Understand How Closed-End Funds Work Before Investing

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By Cameron Huddleston

In today's low-interest-rate environment, the high distribution rates offered by closed-end funds have become increasingly appealing to investors who are looking for decent yields. However, the Financial Industry Regulatory Authority, the brokerage industry's self-regulatory body, is warning investors that they need to understand these funds fully before investing in them.

"It's really a 411 rather than a 911," says Gerri Walsh, Finra's senior vice-president for investor education, about the recently issued investor alert on closed-end funds. Money invested in these funds has been on the rise, she says, and about two dozen new closed-end funds have been launched so far this year. With the growth in popularity of these funds, Finra has received questions and complaints about them. So the timing seemed right to issue an alert to help explain closed-end funds to investors, Walsh says.

In particular, Finra is alerting investors that they need to understand that a closed-end fund's distribution rate isn't the same as a yield. Like mutual funds, closed-end funds manage a portfolio of stocks, bonds or other securities. A mutual fund's yield reflects its interest and dividend income. However, distributions from a closed-end fund can also include a return of capital, which means the money comes from the fund's actual assets rather than income generated by those assets.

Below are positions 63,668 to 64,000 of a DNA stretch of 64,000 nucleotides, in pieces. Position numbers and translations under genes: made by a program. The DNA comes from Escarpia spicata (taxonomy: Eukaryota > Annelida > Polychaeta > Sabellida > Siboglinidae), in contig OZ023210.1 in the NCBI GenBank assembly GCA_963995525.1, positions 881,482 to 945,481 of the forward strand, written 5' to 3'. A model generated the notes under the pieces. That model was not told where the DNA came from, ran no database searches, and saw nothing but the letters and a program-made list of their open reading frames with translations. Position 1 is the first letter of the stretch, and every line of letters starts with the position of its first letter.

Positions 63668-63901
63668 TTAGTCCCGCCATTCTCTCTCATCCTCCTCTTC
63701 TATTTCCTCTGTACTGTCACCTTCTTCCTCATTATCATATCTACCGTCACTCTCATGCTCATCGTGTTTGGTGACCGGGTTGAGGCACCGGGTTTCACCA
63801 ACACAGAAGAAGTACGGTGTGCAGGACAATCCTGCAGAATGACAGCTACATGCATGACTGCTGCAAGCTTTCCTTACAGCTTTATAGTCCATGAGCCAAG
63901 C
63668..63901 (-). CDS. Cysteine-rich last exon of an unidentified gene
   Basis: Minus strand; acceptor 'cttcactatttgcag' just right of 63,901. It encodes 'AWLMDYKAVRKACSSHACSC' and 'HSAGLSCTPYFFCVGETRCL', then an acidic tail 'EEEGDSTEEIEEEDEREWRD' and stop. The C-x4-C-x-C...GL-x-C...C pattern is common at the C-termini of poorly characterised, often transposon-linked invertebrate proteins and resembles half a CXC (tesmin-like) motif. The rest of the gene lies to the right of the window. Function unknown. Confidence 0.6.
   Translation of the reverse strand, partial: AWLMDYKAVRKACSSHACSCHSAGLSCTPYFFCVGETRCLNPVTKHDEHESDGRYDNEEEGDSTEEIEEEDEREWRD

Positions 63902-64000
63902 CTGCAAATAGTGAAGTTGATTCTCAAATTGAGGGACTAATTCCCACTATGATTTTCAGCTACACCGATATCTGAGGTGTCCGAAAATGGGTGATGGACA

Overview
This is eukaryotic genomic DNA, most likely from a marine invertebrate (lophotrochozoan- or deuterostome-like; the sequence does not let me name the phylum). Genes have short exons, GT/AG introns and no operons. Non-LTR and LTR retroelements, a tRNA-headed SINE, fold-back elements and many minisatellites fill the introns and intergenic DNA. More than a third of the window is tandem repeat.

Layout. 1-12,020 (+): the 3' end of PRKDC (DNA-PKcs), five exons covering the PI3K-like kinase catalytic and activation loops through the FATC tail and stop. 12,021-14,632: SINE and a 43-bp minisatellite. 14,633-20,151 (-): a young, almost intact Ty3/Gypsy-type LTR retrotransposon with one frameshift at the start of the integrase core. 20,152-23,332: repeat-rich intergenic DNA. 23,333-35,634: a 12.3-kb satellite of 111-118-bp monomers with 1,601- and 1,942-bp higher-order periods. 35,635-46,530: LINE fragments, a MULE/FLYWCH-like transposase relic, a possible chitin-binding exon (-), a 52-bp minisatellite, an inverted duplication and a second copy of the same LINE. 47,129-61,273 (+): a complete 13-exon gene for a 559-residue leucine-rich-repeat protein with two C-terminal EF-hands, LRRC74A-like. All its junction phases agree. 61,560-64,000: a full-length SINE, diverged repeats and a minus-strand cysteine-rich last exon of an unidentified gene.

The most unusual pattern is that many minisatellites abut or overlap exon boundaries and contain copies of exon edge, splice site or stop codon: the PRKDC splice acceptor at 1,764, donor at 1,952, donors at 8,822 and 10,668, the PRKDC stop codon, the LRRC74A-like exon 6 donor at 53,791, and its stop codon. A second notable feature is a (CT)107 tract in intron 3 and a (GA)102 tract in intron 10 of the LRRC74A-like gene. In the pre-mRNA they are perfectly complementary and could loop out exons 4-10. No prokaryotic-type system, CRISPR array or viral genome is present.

For example, say you invest in a closed-end fund with a 5 percent rate of distribution that's primarily a return of capital. In effect, you're getting some of your principal back, says Walsh, which is very different from making a 5 percent return on interest and dividend income alone. %VIRTUAL-article-sponsoredlinks%Plus, closed-end funds that return capital can carry a higher level of risk because the asset base needed to generate income to pay future distributions is being eroded, according to the Finra investor alert.

Keep in mind, too, that closed-end funds' share prices can vary from the per-share value of their underlying holdings because these funds initially offer a fixed number of shares that trade on an exchange. (Closed-end funds can issue more shares later through rights offerings.) As such, market demand dictates share-price fluctuations.

Closed-end funds tend to trade at a discount to the value of their underlying shares, but some trade at a premium. In contrast, the price of a traditional mutual fund is always determined by the value of its underlying assets. Finra cautions investors to find out from a closed-end fund's website (or the exchange where it is listed) how its price compares to its inherent value. Morningstar.com (MORN) provides information on funds' historical trading patterns.

In addition, check to see whether a closed-end fund relies on leverage -- making investments with borrowed money, essentially -- to enhance returns. Many closed-end funds do. The risky strategy can pay off when bets go the fund's way, but losses are magnified when investments go south. Some traditional mutual funds also use leverage. A closed-end fund's prospectus or annual report will outline if and how leverage will be used to meet the fund's investment objectives.

None of this means closed-ends funds can't be good investments. Kiplinger's Retirement Report recently recommended a few closed-end funds that invest in emerging-markets debt and municipal bonds because the funds were trading at attractive discounts. Just be sure you understand what you're buying before you buy it.